Backed by the increasing professionalization of baseball in the twentieth century, umpires received incremental salary increases, and by the 1950s, they were subject merely to verbal abuse, the physical form having been curtailed by steep fines. Umpires once again became the personification of the game’s integrity. But umpires now faced more competition and were subject to lengthy tryouts in both the minors and the majors before officially being hired. Umpires were also in charge of acquiring their own equipment, and the per diem they received covered only roughly half of their travel expenses. Umpires watched their largely stagnant salaries in comparison to player raises and decided to fight for better work standards. But as umpires fought to increase their pay and benefits through the ‘60s and ‘70s, their status again shifted to that of villains, as fans sided with owners in decrying umpires for their selfishness. Suddenly, umpires were charged with showboating, making themselves more important than the game, and fans began to view them as making far more errors than was actually the case. As the MLUA and then WUA engaged in more frequent battles with MLB throughout the late 1900s, their status among fans decreased, and it has yet to recover. 
How fans should view umpires
It is true that Joe West and Angel Hernandez, the faces of the WUA, are not particularly great at their jobs, often featuring bizarre strike zones and itchy trigger fingers. It is also true that umpires have a difficult, thankless job; people rarely applaud them for their good calls, and tear them apart for their mistakes.
Fans have long called for more transparency with respect to disciplining umpires, but instituting complete transparency might have adverse effects. It is likely that fans believe umpires should be punished at higher rates than the actually optimal rate. In its history, Major League Baseball has proved it has no problem with disciplining umpires, often doing so unprovoked. The reduction in suspensions over the past two decades is therefore a sign of more limited power for the MLB and more rigorous standards for disciplining its employees.
The league still suspends umpires on occasion, having done so to West, Fieldin Culbreth, and Bob Davidson in recent years. Any regular fan could probably rattle off at least three or four other instances for which they believe an umpire deserved to be suspended. But umpiring is a supremely difficult job, and umpires are already held in low regard by fans. Opening up and expanding the discipline process may satisfy fans, or it might make umpires appear even more villainous and incompetent than they currently do. A fan’s perspective of umpires is already largely driven by perception, and it is forgotten that even the worst umpires, like West and Hernandez, are some of the best in the world. Seeing just how frequently umpires are punished (if this is the case) might increase trust, or it might lower the already-bad opinion of umpires that many fans already hold.
None of this discussion is to say that fans should be prohibited from criticizing umpires, because umpires do make mistakes and there are problems with quick ejections. But when that criticism is meant not to improve their umpiring, but abuse them, it crosses a line. Fans have to view umpires as human beings, not in the sense that every person is fallible, but rather that they are human beings who operate outside of baseball and are entitled to respect from their fans and employers. Making umpires more accountable to Major League Baseball undoes all of the progress they have worked toward for over a century; it puts them back in a position in which they have long been exploited and for which they are still being exploited. Minor league umpires have similar lives as minor league players, toiling away in poor conditions for little money (making an average of $2,200 per month during the season), and major league ones are not yet being paid their worth. Fans are quick to point out that they make far more than most Americans—an argument levied against players, as well—and their job could be more grueling. But as employees of a billion dollar industry, they, like players, are severely underpaid. And they, like players, are subject to fan ire conditioned by years of careful molding by billionaire owners.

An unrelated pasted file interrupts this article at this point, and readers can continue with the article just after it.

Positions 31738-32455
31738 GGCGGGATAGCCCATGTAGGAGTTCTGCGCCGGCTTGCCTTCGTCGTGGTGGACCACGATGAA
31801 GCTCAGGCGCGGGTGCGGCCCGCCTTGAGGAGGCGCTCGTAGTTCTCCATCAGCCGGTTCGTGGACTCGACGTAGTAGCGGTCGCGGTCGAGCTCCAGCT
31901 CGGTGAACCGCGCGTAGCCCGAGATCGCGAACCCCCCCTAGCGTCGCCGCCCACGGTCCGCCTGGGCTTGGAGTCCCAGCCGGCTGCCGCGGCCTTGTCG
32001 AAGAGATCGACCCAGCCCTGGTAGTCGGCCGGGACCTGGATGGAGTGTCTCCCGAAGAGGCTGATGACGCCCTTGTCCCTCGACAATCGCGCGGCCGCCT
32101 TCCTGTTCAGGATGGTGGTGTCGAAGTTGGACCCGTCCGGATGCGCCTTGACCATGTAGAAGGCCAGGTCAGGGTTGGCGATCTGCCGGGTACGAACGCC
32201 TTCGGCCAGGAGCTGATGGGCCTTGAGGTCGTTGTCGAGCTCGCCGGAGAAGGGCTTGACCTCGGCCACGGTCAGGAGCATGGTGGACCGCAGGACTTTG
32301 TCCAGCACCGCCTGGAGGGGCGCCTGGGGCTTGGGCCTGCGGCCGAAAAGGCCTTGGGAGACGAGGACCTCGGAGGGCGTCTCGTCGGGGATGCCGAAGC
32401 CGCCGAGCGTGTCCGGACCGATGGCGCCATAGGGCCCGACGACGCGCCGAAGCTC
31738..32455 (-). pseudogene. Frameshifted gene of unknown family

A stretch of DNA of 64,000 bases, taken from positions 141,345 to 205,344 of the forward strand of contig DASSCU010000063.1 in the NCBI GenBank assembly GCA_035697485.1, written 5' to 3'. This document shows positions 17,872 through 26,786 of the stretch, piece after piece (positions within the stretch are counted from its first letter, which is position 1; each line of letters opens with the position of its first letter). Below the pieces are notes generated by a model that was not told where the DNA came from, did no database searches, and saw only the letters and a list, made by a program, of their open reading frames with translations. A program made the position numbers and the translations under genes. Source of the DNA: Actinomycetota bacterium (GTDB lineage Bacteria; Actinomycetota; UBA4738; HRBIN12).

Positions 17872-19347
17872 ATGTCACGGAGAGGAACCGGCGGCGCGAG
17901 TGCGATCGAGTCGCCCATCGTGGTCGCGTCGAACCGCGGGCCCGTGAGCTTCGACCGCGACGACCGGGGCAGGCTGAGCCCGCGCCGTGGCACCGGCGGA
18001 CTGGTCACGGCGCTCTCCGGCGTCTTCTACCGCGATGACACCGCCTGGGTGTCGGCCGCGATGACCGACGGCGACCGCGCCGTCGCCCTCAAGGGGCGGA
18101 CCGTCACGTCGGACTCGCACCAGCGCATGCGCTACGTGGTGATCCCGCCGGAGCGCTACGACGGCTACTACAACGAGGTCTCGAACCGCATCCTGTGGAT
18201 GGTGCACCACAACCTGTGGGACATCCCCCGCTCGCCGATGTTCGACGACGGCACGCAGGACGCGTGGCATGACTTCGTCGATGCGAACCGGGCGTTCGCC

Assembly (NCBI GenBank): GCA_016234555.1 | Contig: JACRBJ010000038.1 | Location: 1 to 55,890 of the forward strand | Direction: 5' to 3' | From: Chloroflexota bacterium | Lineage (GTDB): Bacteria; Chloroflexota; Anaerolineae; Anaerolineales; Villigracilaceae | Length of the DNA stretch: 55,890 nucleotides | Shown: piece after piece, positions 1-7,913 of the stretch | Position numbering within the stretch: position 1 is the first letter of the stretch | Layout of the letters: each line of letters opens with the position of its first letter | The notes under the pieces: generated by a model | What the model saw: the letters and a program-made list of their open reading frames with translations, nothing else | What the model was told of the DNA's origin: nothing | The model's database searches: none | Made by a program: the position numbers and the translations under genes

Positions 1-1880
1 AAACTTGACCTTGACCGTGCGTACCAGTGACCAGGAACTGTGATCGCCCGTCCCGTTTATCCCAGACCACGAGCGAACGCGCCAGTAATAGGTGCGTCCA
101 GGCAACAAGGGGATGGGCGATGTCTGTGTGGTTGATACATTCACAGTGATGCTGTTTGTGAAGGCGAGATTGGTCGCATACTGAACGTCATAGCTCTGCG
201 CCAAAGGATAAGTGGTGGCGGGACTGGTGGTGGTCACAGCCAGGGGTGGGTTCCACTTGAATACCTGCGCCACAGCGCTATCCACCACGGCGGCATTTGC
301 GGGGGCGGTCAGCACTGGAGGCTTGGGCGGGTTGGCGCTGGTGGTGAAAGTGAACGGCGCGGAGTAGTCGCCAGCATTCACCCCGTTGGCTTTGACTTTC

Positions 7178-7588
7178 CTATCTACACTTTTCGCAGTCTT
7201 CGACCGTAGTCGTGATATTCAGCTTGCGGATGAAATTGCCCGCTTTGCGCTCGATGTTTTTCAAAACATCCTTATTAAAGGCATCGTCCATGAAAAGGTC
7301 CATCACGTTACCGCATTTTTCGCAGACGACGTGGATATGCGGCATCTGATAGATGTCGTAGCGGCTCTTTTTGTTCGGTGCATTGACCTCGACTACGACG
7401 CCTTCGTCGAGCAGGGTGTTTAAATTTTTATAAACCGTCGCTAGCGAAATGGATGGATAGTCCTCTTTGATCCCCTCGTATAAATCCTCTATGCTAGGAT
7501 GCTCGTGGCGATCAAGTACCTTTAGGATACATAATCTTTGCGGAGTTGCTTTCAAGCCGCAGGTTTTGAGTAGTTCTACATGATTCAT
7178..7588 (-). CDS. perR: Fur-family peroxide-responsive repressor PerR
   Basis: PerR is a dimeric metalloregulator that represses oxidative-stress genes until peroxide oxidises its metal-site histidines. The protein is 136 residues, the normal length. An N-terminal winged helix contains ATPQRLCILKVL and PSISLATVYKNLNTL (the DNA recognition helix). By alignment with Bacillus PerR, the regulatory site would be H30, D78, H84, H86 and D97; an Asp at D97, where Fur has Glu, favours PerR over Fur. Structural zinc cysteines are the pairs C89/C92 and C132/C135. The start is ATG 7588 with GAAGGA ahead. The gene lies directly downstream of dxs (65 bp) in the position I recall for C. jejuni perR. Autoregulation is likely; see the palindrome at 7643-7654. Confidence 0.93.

So feel free to talk about Joe West and Angel Hernandez’s poor strike zones and large egos, but do not forget they are but two members of a group of people whose hard work makes baseball what it is. And do not tell anybody that their speaking up about perceived injustices has come at an inopportune time, because it is likely one instance of a long history of facing injustices, injustices which they are only now able to speak on. It is okay to think that umpires might be exaggerating their grievances, so long as you recognize that you enter into the conversation holding biases, and that those who claim abuse deserve the opportunity to tell their story.
 Robert Federick Burke, “Much More Than a Game: Players, Owners, & American Baseball Since 1921,” (Charlotte: University of North Carolina Press, 2001).
Mary Craig is a baseball history enthusiast who writes about the sport’s relation to America’s political history. You can follow her on Twitter at @marymcraig.